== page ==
Goldman Sachs’ (GS) name appears on the most prestigious place on three of the prospectuses -– the left-hand side. The name is on the right-hand side of another.
CBOE Holdings (CBOE-proposed), the Chicago-based financial exchange, is considered the “odds on” favorite by the IPO handicappers. The deal has attracted a lot of media attention. People are looking at the past and it’s fanning the flames of high expectations. That’s understandable, considering the track record of the other financial exchanges that have gone public:
- The CME Group (CME) went public as Chicago Mercantile Exchange in December 2002 at $35 per share. It started trading at $39 and closed its opening day at $42.90 — UP 22.6 percent from its initial offering price. On Friday, June 11, 2010, the stock closed at $302.45 — UP a whopping 764.1 percent from its offering price.
- IntercontinentalExchange (ICE) went public in November 2005 at $26. It also started trading at $39 per share and closed its opening day at $39.25, UP 51 percent from its initial offering price. On Friday, June 11, 2010, the stock closed at $123.41 — UP an amazing 374.7 percent from its offering price.
- International Securities Exchange went public in March 2005 at $18 per share. It started trading at $27.75 per share and closed its opening day at $30.40, UP 68.9 percent from its initial offering price. In August 2008, it became a subsidiary of Direct Edge ECN, a privately owned stock exchange owned by Knight Capital Group (KCG), Citadel Investment Group and you might have guessed it — Goldman Sachs.
Nevertheless, some investment professionals have raised concerns over the CBOE and its IPO. Here they are:
Morningstar (MORN) issued a report stating: “Estimates that CBOE has a stand-alone fair value of $26 per share, after offering proceeds, special dividend payments, and legal settlements are finalized.” On CNBC’s “Mad Money” James Cramer said, ““Pay no more than $28 (for CBOE).” Its pricing range is $27 to $29 per share.
The major complaint against this year’s IPO calendar has been overpricing deals. The 53 IPOs priced year-to-date, according to the U.S. Securities and Exchange Commission filings, have an average opening-day gain of 3.71 percent. That’s well down from an average gain of 27.8 percent for over 1,600 IPOs priced from January 2000 through December 2009.
The CBOE is expected to price 11.7 million shares in a price range of $27 to $29 each. The IPO handicappers expect some money will be left on the table at this range. However, should Goldman Sachs push the envelope and price this deal above range, it could be a different story.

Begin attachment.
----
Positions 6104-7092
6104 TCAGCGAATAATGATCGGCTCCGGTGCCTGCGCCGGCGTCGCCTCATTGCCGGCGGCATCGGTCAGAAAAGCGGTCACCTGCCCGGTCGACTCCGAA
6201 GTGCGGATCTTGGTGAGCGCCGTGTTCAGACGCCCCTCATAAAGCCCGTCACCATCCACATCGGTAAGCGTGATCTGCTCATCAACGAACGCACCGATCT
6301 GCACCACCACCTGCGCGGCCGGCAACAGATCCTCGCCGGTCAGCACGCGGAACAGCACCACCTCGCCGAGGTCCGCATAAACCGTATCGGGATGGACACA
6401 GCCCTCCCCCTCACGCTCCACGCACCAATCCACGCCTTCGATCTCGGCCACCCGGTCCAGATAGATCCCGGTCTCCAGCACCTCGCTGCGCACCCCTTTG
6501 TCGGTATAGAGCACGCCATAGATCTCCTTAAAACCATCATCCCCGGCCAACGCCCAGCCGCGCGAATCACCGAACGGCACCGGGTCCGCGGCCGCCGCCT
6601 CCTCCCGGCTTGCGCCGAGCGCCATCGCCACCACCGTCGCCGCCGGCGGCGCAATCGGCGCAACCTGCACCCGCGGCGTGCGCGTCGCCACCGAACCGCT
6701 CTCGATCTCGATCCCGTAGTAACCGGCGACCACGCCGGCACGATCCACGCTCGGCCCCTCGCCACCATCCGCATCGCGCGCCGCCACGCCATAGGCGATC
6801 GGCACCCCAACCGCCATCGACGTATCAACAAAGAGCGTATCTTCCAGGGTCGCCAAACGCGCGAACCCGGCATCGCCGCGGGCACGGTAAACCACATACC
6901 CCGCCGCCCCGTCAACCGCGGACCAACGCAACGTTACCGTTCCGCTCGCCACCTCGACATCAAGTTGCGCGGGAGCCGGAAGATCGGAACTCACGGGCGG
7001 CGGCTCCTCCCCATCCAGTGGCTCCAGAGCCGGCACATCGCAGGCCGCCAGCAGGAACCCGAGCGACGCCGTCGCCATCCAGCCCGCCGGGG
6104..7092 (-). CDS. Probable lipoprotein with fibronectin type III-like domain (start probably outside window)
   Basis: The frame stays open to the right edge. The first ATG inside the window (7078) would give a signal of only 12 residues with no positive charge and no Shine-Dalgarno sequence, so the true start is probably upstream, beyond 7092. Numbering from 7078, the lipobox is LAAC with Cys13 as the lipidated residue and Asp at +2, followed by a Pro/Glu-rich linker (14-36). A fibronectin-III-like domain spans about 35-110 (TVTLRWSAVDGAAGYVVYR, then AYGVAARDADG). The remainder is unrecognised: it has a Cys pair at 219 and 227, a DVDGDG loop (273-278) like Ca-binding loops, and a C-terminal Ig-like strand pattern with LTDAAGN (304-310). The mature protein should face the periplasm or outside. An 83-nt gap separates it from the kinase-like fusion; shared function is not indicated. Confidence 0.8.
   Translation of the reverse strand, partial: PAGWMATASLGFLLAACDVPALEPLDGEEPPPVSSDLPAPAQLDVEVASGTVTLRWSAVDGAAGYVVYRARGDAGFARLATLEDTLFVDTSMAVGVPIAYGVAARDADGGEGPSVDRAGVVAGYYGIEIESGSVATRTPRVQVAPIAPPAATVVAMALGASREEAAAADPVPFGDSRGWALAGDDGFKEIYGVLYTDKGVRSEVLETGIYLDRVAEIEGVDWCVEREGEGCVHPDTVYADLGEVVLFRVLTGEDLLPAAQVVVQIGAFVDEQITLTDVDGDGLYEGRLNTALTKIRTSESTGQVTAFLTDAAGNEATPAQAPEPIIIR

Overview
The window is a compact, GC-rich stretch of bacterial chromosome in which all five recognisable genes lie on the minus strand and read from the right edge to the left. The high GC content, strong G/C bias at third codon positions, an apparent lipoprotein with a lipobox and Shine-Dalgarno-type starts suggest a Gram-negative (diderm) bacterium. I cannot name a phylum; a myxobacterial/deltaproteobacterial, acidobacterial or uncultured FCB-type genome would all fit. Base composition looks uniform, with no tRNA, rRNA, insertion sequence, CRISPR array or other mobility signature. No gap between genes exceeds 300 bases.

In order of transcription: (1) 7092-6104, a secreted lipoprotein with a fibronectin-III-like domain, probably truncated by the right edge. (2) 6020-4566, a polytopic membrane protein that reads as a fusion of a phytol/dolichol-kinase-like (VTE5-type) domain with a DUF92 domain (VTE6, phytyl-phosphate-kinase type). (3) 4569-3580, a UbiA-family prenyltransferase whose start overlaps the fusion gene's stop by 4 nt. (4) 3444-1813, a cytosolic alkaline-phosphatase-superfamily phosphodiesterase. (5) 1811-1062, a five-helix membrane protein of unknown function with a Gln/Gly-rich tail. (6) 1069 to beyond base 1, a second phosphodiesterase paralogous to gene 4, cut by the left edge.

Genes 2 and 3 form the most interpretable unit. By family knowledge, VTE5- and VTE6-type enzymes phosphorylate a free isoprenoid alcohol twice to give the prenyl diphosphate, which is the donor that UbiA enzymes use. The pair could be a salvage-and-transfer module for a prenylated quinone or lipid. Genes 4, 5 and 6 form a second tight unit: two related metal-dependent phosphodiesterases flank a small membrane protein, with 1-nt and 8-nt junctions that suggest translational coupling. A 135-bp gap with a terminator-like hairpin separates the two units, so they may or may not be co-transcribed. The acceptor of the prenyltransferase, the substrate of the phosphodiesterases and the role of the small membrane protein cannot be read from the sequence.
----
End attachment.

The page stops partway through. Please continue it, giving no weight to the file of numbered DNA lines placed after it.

Concerns about Goldman Sachs
Over the past nine months, Goldman Sachs has had some notable flops by increasing offering terms on reportedly “hot issues.” They were:
- Shanda Games (GAME) priced 83.5 million American Depositary Shares at $12.50 each in September 2009. The deal had been increased by 20 million shares from 63.5 million shares. That swept a lot of aftermarket orders off the table. This “hot issue” closed its opening day at $10.75, DOWN 16.3 percent its initial offering price. Shanda Games closed Friday, June 11, at $5.27, DOWN 57.8 percent from its offering price.
- Metals USA (MUSA) priced 11.4 million shares at $21 each in April 2010. The deal had been increased from 10.5 million shares at $18 to $20 each. Once again, the aftermarket orders had been swept off the table. This “hot issue” closed its opening day at $19.20, DOWN 8.57 percent its offering price. Metals USA closed on Friday, June 11, at $14.82, DOWN 29.4 percent from its offering price.
- Niska Gas Storage LLC (NKA) priced 17.5 million shares at $20.50 each in May. The deal had been increased to $20 to $22 per share up from at $19 to $21. Down went the gunner and then the gunner’s mate. This “hot issue” closed its opening day at $19.10, DOWN 6.83 percent from its offering price. Niska closed Friday at $18.11, DOWN 11.7 percent from its offering price.
CBOE Holdings expects (at press time) to price 11.7 million shares at $27 to $29 each on Monday evening, June 14, to start trading on Tuesday.
As they say at the racetracks, anything can happen – just like on Wall Street.
Disclosure: Neither the author nor anyone else on the IPOScoop.com staff has a position in any stocks mentioned, nor do they trade or invest in IPOs. The author and IPOScoop.com staff do not issue advice, recommendations or opinions.